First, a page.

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First off, you don't need to eat legumes and grains in perfect combinations at the same meals in order to achieve "complete" proteins. You can simply eat a variety of plant foods and usually you will get enough protein as long as you get enough calories. People vary and athletes, children, and older people need a bit more protein than the rest of us, but in general if you like veg food and you eat plenty of it then you're probably OK. This is particularly true if you enjoy beans.

Second, it's an interesting question so let's try to find the answer. I'm not a dietician and I don't want to act like I'm an expert, but I'm really good at google
So... nutritiondata says that 1 cup or raw green peas amino acid profile is...Tryptophan53.7mg /Threonine294mg/ Isoleucine283mg /Leucine468mg/ Lysine460mg /Methionine119mg /Cystine46.4mg /Phenylalanine290mg /Tyrosine165mg /Valine341mg /Arginine621mg /Histidine155mg /Alanine348mg /Aspartic acid719mg /Glutamic acid1075mg/ Glycine267mg /Proline251mg /Serine262mg Hydroxyproline 0. Then it also says that 1 cup of cooked long grain brown rice is Tryptophan64.4mg /Threonine185mg/ Isoleucine213mg/ Leucine417mg /Lysine193mg /Methionine113mg /Cystine60.5mg /Phenylalanine259mg /Tyrosine189mg/ Valine294mg/ Arginine382mg /Histidine129mg /Alanine294mg/ Aspartic acid472mg /Glutamic acid1026mg /Glycine248mg /Proline236mg /Serine261mg /Hydroxyproline 0. he same source also says a complete protein has Tryptophan 7mg/g, Threonine 27mg/g, Isoleucine 25mg/g, Leucine 55mg/g, Lysine 51mg/g, Methionine+Cystine 25mg/g, Phenylalanine+Tyrosinemg/g, 47mg/g, Valine 32mg/g, Histidine 18mg/g. S it looks like those two together would indeed yeild a complete protein.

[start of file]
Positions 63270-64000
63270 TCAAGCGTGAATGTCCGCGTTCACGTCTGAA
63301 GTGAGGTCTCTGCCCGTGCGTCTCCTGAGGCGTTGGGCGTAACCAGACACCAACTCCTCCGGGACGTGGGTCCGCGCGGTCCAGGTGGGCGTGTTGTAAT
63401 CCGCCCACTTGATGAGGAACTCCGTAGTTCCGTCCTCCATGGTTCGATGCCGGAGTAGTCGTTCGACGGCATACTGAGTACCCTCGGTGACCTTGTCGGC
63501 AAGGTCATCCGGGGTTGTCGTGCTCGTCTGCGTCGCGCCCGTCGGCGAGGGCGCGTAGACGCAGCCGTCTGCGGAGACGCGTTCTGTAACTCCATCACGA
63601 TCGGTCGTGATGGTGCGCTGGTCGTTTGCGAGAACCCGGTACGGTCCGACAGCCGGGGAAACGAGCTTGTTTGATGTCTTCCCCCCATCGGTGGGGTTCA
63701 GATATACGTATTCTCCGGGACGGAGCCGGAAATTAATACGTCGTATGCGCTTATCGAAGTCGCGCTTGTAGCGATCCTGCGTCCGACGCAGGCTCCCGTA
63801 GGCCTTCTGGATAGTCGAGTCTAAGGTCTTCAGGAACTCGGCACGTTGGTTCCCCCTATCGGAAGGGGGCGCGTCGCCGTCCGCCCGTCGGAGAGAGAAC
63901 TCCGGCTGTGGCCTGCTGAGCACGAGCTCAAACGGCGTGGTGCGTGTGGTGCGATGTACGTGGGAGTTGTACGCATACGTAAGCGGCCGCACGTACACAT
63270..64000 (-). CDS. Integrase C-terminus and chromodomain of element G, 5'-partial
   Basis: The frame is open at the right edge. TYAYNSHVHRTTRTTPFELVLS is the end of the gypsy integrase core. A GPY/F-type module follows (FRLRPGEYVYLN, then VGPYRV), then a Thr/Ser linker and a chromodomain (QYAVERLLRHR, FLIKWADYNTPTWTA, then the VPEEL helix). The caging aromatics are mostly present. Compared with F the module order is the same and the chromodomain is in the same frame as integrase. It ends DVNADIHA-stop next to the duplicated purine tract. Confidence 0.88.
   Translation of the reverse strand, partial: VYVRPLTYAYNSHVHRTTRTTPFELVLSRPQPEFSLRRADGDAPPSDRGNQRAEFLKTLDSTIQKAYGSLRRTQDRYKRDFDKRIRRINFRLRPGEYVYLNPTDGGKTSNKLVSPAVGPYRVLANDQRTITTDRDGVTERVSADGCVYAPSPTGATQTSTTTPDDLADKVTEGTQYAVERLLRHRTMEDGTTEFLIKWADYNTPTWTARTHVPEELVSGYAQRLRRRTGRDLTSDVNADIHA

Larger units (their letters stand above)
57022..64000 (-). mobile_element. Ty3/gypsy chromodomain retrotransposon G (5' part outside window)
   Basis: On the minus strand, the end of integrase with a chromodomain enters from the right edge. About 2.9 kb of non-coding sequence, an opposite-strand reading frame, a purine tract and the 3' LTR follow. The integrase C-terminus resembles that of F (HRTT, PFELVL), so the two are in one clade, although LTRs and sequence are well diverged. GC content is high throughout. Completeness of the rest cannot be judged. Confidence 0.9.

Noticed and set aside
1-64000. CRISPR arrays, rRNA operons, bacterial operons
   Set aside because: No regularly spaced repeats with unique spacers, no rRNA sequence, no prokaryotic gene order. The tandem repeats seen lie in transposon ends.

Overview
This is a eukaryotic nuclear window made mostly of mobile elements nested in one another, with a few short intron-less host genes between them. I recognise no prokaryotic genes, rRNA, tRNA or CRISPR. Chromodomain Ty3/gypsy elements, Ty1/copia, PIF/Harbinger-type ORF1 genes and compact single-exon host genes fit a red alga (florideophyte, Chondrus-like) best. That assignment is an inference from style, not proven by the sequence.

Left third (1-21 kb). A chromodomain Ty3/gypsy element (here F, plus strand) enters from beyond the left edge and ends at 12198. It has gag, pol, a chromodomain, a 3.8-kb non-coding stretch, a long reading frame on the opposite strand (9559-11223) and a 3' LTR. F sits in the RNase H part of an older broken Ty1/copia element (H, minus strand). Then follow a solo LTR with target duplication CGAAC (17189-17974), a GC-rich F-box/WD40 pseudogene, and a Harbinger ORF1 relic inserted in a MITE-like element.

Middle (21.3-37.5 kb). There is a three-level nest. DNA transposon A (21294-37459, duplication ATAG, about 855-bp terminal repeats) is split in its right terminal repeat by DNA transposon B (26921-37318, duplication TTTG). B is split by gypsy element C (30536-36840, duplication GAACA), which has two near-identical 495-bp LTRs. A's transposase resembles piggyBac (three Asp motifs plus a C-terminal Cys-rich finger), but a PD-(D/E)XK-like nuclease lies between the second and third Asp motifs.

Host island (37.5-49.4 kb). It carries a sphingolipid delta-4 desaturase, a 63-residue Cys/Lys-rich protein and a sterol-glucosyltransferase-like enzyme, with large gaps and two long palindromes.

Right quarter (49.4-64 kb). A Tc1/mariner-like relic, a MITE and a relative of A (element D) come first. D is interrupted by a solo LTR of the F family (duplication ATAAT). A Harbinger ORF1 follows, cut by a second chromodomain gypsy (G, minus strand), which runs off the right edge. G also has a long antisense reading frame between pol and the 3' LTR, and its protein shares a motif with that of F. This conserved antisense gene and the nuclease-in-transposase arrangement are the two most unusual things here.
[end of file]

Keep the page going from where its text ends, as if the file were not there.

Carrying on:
If you want some ideas of foods that are really good at offering complete proteins, here's a list I found. Notce the second combo:
•Black beans and rice
•Pasta and peas
•Whole wheat bread and peanut butter
•Bean soup and crackers
•Sunflower seeds and peanuts
•Hummus (the traditional kind with chickpeas and tahini)
•Lentils and almonds

For more info on protein, here is a detailed article: http://www.veganhealth.org/articles/protein In that article, the case is made for tracking your lysine instake rather than counting other amino acids or "protein" in general.
 
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